Over the last decade, many companies have decided to conduct GCTs in new regions across Asia, Latin America, the Middle East and Africa, where the clinical trial environments are not as mature as in North America and Western Europe.5 Many discovery-based global pharmaceutical companies aim to reduce the time lag of launches in key markets and improve patient access to new and innovative treatments. The drug-lag problem in several countries can be attributed to many causes; among them are underwhelming drug innovation and suboptimal regulatory environments around the clinical trial and drug approval processes.5 Sponsors from more innovative and technologically advanced regions can increase go-to-market speed and overall quality of new drugs in emerging markets. GCTs provide sponsors with access to untapped pools of patients, as well as early patient access to new medications that otherwise may not be available in emerging markets.5 GCTs also allow medical professionals in lesser-developed regions to gain access to more advanced technologies leading to an improvement of overall skill sets and increased knowledge.

Inside the NumbersQ319_Feature_Graph_1 currently lists 312,691 registered studies with locations in all 50 U.S. states and 209 countries, as of Q3 2019.6 The distribution of locations for all GCT sites favor GCTs occurring in non-U.S. regions, with 49% of study locations outside of the United States, compared with only 34% with U.S.-only locations.

The numbers for locations of recruiting studies are even more favorable for GCTs, with 58% of recruiting studies occurring in non-U.S. locations compared with 37% occurring in U.S.-only locations, out of the 51,510 recruiting studies reported.6

Fig. 1 provides a visual representation of the expansive reach of GCTs occurring around the globe, showing the number of studies occurring in each region.6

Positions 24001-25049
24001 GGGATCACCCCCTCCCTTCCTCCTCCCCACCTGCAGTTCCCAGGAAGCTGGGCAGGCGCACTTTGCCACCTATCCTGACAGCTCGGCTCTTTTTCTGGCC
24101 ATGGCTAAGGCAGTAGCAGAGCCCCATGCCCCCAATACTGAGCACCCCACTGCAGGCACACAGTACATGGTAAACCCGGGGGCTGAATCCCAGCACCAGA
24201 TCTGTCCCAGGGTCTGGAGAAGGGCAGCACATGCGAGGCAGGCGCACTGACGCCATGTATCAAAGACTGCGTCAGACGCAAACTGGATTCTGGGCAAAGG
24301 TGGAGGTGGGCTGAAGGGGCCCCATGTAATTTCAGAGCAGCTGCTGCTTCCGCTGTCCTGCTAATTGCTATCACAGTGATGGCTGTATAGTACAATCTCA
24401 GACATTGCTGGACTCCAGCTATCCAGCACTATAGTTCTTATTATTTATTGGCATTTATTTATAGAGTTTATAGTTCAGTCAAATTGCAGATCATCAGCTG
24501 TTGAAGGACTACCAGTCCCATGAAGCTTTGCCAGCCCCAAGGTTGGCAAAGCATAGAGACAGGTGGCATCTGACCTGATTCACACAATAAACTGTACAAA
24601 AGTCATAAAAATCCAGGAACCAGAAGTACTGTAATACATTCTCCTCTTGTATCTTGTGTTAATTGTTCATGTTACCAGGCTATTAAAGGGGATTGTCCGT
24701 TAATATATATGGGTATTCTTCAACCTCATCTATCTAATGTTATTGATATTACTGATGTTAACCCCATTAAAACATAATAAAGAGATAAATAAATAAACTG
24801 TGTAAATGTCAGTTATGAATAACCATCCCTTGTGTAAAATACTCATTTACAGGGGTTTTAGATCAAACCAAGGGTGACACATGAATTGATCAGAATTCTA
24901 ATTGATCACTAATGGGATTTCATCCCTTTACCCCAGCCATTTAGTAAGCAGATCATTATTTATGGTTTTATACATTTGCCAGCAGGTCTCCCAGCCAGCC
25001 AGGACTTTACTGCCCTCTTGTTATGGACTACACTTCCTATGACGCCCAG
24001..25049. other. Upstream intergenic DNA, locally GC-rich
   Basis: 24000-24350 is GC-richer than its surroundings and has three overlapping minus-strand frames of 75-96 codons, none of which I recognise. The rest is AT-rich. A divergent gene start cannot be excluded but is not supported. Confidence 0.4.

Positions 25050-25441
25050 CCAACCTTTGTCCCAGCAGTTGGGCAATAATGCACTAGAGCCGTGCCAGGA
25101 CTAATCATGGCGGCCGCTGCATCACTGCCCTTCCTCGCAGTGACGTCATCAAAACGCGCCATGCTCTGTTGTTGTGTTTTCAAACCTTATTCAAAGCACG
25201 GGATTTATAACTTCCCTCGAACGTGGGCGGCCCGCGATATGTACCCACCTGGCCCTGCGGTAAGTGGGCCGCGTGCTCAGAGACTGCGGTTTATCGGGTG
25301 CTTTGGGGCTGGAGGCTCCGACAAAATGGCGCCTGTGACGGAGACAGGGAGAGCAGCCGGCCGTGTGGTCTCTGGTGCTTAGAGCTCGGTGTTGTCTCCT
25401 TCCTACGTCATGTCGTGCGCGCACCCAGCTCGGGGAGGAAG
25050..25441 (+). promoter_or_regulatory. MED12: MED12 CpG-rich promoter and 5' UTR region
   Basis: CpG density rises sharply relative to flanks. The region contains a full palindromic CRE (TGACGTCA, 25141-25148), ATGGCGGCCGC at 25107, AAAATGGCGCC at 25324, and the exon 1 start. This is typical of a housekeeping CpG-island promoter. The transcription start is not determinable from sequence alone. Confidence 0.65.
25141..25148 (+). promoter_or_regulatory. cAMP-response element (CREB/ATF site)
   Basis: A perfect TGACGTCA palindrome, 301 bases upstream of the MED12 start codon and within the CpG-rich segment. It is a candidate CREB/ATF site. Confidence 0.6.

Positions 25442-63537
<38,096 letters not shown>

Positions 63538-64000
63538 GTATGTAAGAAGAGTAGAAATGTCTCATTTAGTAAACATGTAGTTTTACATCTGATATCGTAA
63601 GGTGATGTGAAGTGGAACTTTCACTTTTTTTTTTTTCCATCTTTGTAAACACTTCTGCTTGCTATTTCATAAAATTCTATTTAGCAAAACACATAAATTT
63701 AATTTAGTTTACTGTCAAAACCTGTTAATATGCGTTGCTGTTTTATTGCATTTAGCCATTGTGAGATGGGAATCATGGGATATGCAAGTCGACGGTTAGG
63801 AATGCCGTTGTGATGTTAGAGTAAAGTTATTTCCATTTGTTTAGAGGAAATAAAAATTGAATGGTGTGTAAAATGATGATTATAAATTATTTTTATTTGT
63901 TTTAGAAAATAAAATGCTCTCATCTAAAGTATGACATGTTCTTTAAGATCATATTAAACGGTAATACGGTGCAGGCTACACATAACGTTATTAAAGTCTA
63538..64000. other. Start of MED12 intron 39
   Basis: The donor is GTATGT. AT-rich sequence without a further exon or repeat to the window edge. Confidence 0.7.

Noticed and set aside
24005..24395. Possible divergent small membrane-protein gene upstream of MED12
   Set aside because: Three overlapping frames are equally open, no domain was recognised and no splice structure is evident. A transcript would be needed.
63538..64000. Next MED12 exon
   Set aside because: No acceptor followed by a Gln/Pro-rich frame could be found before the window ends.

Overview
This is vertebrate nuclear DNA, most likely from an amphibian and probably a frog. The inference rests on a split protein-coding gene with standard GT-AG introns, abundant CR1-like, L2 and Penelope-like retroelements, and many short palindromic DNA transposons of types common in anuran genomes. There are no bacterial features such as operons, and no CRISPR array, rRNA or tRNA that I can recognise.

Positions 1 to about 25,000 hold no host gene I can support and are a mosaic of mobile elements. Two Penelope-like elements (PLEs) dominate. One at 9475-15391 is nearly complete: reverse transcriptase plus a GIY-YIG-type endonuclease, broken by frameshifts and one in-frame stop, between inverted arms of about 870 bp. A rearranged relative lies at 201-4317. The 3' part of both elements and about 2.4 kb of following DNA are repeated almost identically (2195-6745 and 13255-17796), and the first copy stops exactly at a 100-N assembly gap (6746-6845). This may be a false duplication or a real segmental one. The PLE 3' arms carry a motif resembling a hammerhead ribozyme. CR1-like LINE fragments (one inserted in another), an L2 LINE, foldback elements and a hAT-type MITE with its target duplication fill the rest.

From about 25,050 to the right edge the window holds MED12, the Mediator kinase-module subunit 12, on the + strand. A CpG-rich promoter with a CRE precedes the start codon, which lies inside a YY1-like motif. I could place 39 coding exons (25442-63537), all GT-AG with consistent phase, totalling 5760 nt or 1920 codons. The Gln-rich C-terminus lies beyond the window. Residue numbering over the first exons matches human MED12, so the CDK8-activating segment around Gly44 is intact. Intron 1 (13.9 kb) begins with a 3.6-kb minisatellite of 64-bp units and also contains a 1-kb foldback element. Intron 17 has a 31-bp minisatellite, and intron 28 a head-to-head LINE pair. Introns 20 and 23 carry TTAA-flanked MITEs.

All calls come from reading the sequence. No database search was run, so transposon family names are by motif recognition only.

Growth in Africa

Africa may represent the most significant opportunity for growth, as the African pharmaceutical market expanded to $20.8 billion in 2013 from just $4.7 billion a decade earlier.7 That growth is projected to continue to increase rapidly, with predictions ranging from $40 billion to $65 billion by 2020.7 Africa embodies many of the attributes that make foreign research so attractive. With urbanization shifting the continent’s population to emerging large cities, where GDP is growing and better infrastructure and healthcare capabilities are becoming reality, urban households have more financial resources and are quicker to adopt modern medicines.7 Between 2005 and 2012, Africa added 70,000 new hospital beds, 16,000 doctors and 60,000 nurses.7 African governments have introduced price controls, import restrictions, country-specific labeling regulations and limits on retail margins.7 The implementation of these regulations make it wholly attractive for drug manufacturers to conduct GCT in Africa and produce drugs there as well.